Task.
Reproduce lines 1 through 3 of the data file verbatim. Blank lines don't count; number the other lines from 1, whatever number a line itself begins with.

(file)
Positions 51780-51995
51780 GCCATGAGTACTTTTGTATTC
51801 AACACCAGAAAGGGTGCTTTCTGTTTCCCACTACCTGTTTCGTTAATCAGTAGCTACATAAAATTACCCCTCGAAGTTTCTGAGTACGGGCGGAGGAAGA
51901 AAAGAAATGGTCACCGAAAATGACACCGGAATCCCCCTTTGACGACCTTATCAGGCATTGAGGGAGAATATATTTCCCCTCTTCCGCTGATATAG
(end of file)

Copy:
Positions 51780-51995
51780 GCCATGAGTACTTTTGTATTC
51801 AACACCAGAAAGGGTGCTTTCTGTTTCCCACTACCTGTTTCGTTAATCAGTAGCTACATAAAATTACCCCTCGAAGTTTCTGAGTACGGGCGGAGGAAGA